Chapter 65530145

See chapter in newspaper

Chapter NumberXVIII
Chapter TitleSETTLING ACCOUNTS.
Chapter Urlhttp://nla.gov.au/nla.news-article65530145
Full Date1891-07-10
Page Number6
Corrections0
Word Count7504
IllustratedN
Last Corrected0000-00-00
Newspaper TitleEuroa Advertiser (Vic. : 1884 - 1920)
Trove TitleA Final Reckoning: A Tale of Bush Life in Australia
article text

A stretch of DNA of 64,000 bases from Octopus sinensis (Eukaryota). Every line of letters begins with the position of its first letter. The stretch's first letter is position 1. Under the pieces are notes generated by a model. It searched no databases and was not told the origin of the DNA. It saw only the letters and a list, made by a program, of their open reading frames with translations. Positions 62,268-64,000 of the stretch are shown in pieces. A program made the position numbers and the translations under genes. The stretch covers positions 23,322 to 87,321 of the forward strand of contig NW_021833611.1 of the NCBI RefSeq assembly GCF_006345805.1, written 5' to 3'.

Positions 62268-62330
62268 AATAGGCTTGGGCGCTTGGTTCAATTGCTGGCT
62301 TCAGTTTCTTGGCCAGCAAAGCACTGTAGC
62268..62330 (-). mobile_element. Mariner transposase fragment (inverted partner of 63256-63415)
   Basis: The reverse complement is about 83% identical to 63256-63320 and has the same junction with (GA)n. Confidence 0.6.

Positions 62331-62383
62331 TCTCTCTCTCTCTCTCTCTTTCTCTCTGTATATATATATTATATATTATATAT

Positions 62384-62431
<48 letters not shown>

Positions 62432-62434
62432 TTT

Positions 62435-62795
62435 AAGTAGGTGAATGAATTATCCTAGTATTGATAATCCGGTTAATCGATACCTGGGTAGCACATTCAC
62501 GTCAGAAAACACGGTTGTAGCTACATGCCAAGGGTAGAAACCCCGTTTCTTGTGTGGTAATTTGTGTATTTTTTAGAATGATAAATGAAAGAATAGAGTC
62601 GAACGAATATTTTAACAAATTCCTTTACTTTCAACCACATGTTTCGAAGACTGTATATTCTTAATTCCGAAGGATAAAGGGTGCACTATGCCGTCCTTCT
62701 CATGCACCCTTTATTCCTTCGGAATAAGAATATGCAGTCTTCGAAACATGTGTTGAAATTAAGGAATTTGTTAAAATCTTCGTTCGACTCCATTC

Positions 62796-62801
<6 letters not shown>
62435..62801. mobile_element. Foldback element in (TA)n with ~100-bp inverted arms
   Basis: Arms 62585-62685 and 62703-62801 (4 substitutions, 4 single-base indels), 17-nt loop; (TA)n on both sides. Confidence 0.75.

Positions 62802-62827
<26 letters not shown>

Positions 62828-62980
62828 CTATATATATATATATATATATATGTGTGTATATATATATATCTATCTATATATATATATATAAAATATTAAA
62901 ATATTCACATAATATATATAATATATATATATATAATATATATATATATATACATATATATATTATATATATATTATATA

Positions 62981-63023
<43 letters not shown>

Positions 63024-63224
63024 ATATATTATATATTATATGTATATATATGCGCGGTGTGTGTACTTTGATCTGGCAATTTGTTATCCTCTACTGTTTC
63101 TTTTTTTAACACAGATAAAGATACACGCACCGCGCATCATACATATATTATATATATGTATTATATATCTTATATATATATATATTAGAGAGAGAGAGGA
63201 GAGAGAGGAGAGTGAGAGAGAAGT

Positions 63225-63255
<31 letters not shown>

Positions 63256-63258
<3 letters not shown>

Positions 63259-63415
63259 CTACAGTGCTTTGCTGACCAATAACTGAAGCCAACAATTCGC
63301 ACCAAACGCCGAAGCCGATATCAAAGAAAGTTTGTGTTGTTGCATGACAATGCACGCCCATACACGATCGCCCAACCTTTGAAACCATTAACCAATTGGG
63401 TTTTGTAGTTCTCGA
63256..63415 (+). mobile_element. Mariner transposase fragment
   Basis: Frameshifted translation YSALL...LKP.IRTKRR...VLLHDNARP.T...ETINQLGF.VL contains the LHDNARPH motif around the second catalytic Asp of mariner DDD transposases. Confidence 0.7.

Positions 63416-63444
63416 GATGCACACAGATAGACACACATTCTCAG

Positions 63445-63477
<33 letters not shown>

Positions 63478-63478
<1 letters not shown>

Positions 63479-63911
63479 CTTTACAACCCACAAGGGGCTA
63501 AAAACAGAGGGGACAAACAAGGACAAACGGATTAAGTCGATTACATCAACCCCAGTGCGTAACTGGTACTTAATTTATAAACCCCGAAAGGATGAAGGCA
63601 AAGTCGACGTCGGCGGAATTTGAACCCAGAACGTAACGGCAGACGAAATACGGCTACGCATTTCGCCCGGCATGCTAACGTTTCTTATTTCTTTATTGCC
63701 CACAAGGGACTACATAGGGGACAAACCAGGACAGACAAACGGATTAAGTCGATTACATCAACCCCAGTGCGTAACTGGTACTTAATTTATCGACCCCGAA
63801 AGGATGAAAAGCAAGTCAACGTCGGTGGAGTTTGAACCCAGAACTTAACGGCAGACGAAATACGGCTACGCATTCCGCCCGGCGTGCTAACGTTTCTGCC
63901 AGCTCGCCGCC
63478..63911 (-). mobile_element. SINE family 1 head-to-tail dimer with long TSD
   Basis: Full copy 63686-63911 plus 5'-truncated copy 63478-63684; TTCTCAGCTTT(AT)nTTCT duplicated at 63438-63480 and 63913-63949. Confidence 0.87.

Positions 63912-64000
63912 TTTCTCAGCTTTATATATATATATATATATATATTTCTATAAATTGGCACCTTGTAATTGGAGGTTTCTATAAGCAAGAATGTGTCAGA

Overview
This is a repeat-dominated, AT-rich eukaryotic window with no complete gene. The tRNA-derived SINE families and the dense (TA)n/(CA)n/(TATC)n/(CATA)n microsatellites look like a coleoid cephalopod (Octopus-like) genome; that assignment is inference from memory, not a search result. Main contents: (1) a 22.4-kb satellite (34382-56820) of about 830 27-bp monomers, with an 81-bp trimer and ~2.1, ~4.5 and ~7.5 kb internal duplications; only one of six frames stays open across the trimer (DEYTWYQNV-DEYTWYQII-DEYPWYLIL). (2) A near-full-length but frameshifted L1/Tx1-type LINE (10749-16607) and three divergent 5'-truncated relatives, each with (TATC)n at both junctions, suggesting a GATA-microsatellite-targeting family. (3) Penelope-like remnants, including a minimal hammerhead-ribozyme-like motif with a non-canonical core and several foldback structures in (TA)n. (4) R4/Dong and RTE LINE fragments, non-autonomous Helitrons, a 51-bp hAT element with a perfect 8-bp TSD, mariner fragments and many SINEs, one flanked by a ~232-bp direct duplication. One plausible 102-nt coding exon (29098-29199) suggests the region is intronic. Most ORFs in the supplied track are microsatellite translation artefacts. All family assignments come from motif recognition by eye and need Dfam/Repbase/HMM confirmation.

_A FI:NAI. R1ECKONING* .ATALEOF .Li.-'" LIFt IN AUSTRALIA. I:- 0. A. HE STY. : (HAPTER X': Ii. - Sz:trco Accousrs. Reuben soon cl, ,- - .speed of his horse. Anxious as he wva , . a :.e as soon as possible, he might, for aug: h- k:,ewr, yet have occasion to try the animal t<, tihe it-nost. and he there fore reduced the ra:ost racing pace at which he had started into an ordinary steady gallop. The horses were fresh and is good condition, and for several miles kept up the space without flagging. Then they were allowed to ease down into a walk until they got theirwind again. and then started into the pace, half canter, half gallop, which is the usual rate of progression of the colonial horses. They drew rein at last on a slight eminence from which the Donalds' stationr, a mile or so distant, could be per ceived. " Thank God," Reuben muttered to himself, "I am hack here a' last. There is no occasion for further hurry," and the horses were allowed to go at an easy walk. M'aon on horseback," Jim suddenly said, touching Reuben's arm. " Where-where, Jim ?" " Gone from de house, sah. trough dcm trees. Dare he go again, he gallop fast." Reuben had not caught siht of the figure, but he pressed his 'spars against the horses sides. " will see who it is, at anyrate. Jim, do you ride straight on to the house and say I shall be there in a few minutes." As Reuben rode at a headlong gallop towards the point where his course would probably intersect that of the horseman riding in the direction Jim had pointed out, he turned over rapidly in his mind the thought whether his anxiety for Kate Elleeon wa not making a fool of him. Why should he turn from his course just at the end of a long journey to start at full speed on the track of this fizure of which Jim had caught only a glance? Itmight be a stock man or someone who had ridden over from one ,,of the neighbouring stations to see how Donald - was getting on; but oven so, he told himself, mo harm was done by his assuring himself of that. It was not the way Mr. Barker would take to his station; had it been a neighbour -who had come over he would not be likely to leaveagain so early; neither of the constables would be riding away in defiance of his orders on no account to stir any distance from the house. Presently he caught a glimpse of the horse. san. He was not more than half a mile away now, but the view he obtained was so instanta neous that he could not distinguish any parti culars. "He is riding fast, anyhow." he said "faster than a man would travel on ordinary business. He is either a messenger sent on urgent business, or it is Thorne." He slightly altered the direction of his course, for the speed at which the horseman was travel ling must take him ahead of him at the point where Reuben had calculated upon cutting him off In ashort distance he would get a view of him, for the trees ended here and the plain was open and unbroken save by low bush. When the figure came clear of the trees he was but a quarter of a mile away, and leuben gave a start, tor he recognised at once the uniform of his own corps. It could only be one of the men let at Donald's, and, with an. exclamation of anger, Reuben pressed his horse to the utmost in pursit of the man, who was now almost directly ahead, at the same time utteringa lund The man glanced back, but to Reuben's surprise, instead of stopping, waved his hand above his head-and pressed forward. Two miles were. traversed before Reuben was beside him. " What do you mean ?" he thundered out. But the man pointed ahead. "He has carried off Mis Ellison, sir, and has shot Brown dead. I will tell you after wards. There, do you see, sir, over that brow there. At the moment Reuben sawa figure on horse back rise against the sky-line fully two milesin trout. " Ride steadily, Smithson," he said ; " keep mae in view, and I will keep him. We must overtake him in time, for his horse is carrying double. I shall push on, for I am better mnounted than you are, and he may try to double and throw us off his traces. If any thighappens to me don't stopfor a moment, but hunt that fellow down to theeand." Reuben had been holding his horsesomewhat in hand during the last mile, for he thought there must be some reason for the constable's strange conduct, but he now let him go, and urging him to his full speed, soon left the con stable behind. He knew that for some dis taneo ahead the country was flat andunbroken, and that the fu?dtive would have no chance of concealmentwhich ever way be turnmed. Upon reaching the spot where he had seemthebush rangerpass the wide plain opened before him, and he gave a shout of exultation as he saw that be had ganed considerably. The fugitive, indeed, had evidently not been pressing his horse. 'He thinks he has a long journey befor him," Reuben muttered. " I fancy he's mis taken. He thinks he's only got a constable after him, and that he can easuy nid himself of him whenever he comes np to him. No doubt he learned from some of the convicts that everyone is away, and therefore thinks himself safe from all pursuit when once he has wiped, out Smithson. All thebetter. I shall over take him all the sooner." Such indeed was the view of thebushranger, who kept along at a steady canter, troubling himselt very little about the solitary constable whom he believed to be in pursuit of him. When, indeed, on glancing round he saw that his pursued was within a quarter of a mile of him, hezeined in his horse, and turning, calmly awaited his coming. Reuben at once checked the speed of his horse. He knew that theman was said to bea deadly shot with his pistol, but he was con fident in his own shill, for, with constant and Essduous practice, he had attained a marvellous proficiency with his weapon. But le did not care to give his foe the udvantogo which a man sitting on a steady seat possesses over one sitting in the saddle of a galloping horse; he therefore advanced only at a walk. The bushranger put down the channe in speed to: fear caused by his resolute attitude, and shouted : "Look here, constable; youhad best turn your horse's head and go home again. You know well enough that one constable is no match for me, so you had best rein up before I put a bullet in your head. If you shoot you are just as likely to kill the young woman here as you are me, and you know I don't make any mistake." Reuben was already conscious of his disad vantage in this respect, for the-bushranger held the girl on the saddle in front of him, so that her body completely covered his. She was enveloped in a shawl which covered her head as weltl as her figure. Her captor held her tightly pressed to him with his left arm, whilehis right was free to use a'pistol. Renben checked his horse at a distance of rome fifty yards, while he thought over the bestcourse to pursue. As he paused, Thorne, fopthe first time, noticed that it was an offieer with .?hom he had to deal, and not with the constable who, as he believed, was the only one in the district. He uttered a savage.ex elamntion, for he felt that this materially altered the cenditions of the affair. "Oh, it's you, is it i" he said; "I thought it wasonly one of your men; butthe advice I gavreis asgood foryou as forhim. I advise yon to turn back before all my mates are down on you." "Your mates will never be down on anyone again, Tom Thorneme," Reuben said sternly. " We have wiped out seven of them, and the other isa prisoner." "'It's a lie!" the bush-ranger said furiously. "They are two hundred miles awty.in the bash. " . " -ere, but they are not neow, Thornm. " They are lying under the ashes of that but of yoners close to the tree whereyou buried your treasure; and it's I who am going tobrave help, not yen. Hy men will be up in a-few minutes," and he glanced round at the constale,-whom the bush-ranger now perceived for the first time less than half a mile away. Renben's words had the effect they were in tended to excite. They filled the bush.ranger with fury and desire for vengeance, iWhile the sight of the approaching constable showed him that unless he took prompt measures he would have trwo advernsarties to fight at once. WVithout a moment's hesitation he set espurs tohis horse and dashed at Renben. VWhen-wethin twenty yards he fired. Reuben felt a sharp pain as if a hot iron had been passed across his cheek. Thoene uttered a shout of exultation us he saw him start, but, as he kept his seat, again raised his hand to fire. In an instant Reuben discharged his pistol, and the bush ranger's weapon dropped from dis hand, "for Reuben's bullet'passed through his wrist. Throwi'igthe burden beforebhim headlong to the groond Thorne drew a pistol with his left ha~nd,and the two shots rung out ag?ain at al uostuthe same intant. Renben, however, was slightly the quickest, and this saved his life. Hi bllet passed through the bush-ranger's body, while Thorne's pistol was diverted some what from its aim. and the bullet struck Reuben'a left shoulder instead of his head. In an instant he had drnwn another pistol. "Surrender, or I fire l" and then seeing, by the change in the bushranger's face and by his oliapsing figure, that he was kadly hit, he waited, still beeping Thorns covered withe muzzle, for the bushranger had a charge left in thepistolwhich he still grasped in his left band. Twice Thorne rind to ra se it, but in vain. Then be reeled in the saddle, thie nistol dro1lped from his hand, and he fell heavily over oi th e ground. Reuben at once leaped from his horse a ndl rn to raise Kate Ellison, who lay motionlese on the ground as she had been thrown. Removing the shawl wrapped round her head he found she was insensible. Kneeling beside her, he - aised her head to his shoulder, and a minute later the constable galloped up. "Badly hurt, captain?" he asked as he f zPbihed by specil semogemenet ab the author,